The Troutbitten Streamside series is a chance to step away from the normal, weekly lineup of stories and tactics. Most often, these Streamside articles share something from around the fly fishing community that I’m certain will be valuable to Troutbitten readers. And this time, it’s Dave Rothrock’s Drop Shop Nymphing Video, from the YouTube channel of Suffering Outdoors. You can find it here:
I get a lot of questions about drop shot nymphing, and though I’ve mentioned it countless times in other Troutbitten articles, I’ve never devoted a whole piece to it. Why? Probably because it would take a full series of articles and many diagrams to convey my own take on drop shot nymphing. I’m sure I’ll get to it someday, but for now, here’s a quick rundown . . .
How I Drop Shot
Generally, I rig for drop shot when I want to touch the bottom, but I don’t want to lose my flies. Maybe it’s too deep to wade and recover the nymphs when snagged, or maybe I don’t want flies to pick up a bunch of salad from summertime rocks, so I turn to drop shot.
Truth be told, I prefer to tight line with weighted flies as a first option, but I choose split shot for the weight in many instances, because I believe some nymphs simply produce better when unweighted. I also prefer to add that split shot about five inches up from the point fly. And no matter how I rig, my goal for drifting is rarely the bottom itself — it’s the strike zone above it. I usually try not to touch the riverbed.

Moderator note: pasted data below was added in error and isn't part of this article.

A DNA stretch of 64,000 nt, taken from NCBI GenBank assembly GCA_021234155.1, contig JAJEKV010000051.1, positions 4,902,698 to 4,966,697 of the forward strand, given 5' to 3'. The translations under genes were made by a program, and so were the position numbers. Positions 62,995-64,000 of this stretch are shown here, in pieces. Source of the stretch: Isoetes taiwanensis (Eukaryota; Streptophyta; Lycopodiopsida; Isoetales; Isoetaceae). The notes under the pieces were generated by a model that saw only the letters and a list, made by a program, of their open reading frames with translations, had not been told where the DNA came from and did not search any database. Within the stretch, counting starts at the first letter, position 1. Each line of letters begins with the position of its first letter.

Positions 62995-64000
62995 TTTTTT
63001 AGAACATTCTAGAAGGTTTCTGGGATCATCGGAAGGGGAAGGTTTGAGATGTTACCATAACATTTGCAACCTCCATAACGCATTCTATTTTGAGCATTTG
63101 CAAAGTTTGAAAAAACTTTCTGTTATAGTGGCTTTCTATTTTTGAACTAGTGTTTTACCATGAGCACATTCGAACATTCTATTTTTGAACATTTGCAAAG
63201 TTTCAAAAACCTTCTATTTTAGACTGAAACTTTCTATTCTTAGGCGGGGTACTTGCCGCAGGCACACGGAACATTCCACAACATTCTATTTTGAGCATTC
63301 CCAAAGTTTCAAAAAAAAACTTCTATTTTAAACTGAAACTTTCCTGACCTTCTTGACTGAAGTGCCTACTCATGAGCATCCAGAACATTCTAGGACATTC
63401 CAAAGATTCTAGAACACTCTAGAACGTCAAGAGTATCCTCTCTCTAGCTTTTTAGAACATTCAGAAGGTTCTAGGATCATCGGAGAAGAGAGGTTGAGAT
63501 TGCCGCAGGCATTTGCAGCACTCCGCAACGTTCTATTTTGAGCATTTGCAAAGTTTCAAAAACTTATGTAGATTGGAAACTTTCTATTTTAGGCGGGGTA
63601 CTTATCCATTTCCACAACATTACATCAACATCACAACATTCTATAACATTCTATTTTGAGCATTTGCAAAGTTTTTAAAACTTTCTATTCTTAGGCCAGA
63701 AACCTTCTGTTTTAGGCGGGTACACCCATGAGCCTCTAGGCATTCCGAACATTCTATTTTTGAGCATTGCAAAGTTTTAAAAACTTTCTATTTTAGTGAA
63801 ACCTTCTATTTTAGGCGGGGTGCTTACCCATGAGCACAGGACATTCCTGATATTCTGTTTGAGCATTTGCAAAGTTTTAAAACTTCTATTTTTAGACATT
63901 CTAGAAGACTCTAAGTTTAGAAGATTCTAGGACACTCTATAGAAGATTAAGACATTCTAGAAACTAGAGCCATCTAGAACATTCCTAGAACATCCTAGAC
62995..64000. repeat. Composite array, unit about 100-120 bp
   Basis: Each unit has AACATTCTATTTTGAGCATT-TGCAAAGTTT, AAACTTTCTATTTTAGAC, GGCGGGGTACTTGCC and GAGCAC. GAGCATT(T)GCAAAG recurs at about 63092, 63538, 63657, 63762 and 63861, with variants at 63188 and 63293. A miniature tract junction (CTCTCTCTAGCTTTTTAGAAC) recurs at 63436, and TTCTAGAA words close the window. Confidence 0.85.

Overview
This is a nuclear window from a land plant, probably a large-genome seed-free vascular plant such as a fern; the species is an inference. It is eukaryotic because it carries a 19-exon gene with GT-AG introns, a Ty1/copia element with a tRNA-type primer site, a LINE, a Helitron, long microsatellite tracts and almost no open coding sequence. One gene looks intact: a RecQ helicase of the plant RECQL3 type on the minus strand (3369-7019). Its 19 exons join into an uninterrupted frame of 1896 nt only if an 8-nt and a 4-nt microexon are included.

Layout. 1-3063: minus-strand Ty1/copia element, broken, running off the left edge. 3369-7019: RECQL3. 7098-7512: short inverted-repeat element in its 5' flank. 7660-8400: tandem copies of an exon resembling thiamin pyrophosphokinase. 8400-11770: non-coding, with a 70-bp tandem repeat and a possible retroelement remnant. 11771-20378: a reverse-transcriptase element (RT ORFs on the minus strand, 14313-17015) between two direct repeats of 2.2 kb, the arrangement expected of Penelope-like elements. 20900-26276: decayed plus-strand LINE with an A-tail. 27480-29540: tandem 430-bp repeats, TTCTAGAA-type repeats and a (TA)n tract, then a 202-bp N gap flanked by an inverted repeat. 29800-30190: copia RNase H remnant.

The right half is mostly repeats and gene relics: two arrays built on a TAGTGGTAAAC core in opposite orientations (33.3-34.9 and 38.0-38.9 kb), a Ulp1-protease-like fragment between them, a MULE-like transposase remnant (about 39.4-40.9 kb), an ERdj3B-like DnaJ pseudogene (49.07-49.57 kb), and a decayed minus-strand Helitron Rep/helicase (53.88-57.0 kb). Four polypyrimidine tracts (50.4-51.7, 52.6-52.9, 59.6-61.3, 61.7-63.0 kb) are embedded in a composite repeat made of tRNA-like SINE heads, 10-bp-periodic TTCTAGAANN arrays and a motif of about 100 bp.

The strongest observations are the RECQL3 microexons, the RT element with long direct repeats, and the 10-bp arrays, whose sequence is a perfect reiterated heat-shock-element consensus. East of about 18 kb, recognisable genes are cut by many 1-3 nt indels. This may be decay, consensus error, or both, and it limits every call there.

That said, drop shotting is my go-to method for nymphing at night. I use a glow-in-the-dark sighter, but I still lack total visual feedback in the darkness, so I turn to a drop shot rig. Then I can feel the shot tick bottom through the drift and easily control the exact depth of the nymphs above. At night, those nymphs are often purposely higher than I like to ride them during the daylight.
Last point: I do use weighted nymphs in a drop shot rig — sometimes. Remember, there are no rules. And if it works and it suits your needs, fish it. I often run the same tag nymphs in a drop shot rig that I do in a standard rig. However, I like to keep the bottom nymph unweighted or lightly weighted.
So that’s me. But . . .
Here’s How Dave Rothrock Does It . . .
Dave is a fellow Pennsylvania fishing guide who has probably been slinging nymphs since before I was born. He’s a gregarious dude who ties excellent flies and has a deep knowledge of trout and trout-water, gained from decades on the river with an inquisitive mind.
You can find Dave on his Facebook page.
And here’s the video . . .
Fish hard, friends.
Enjoy the day.
T R O U T B I T T E N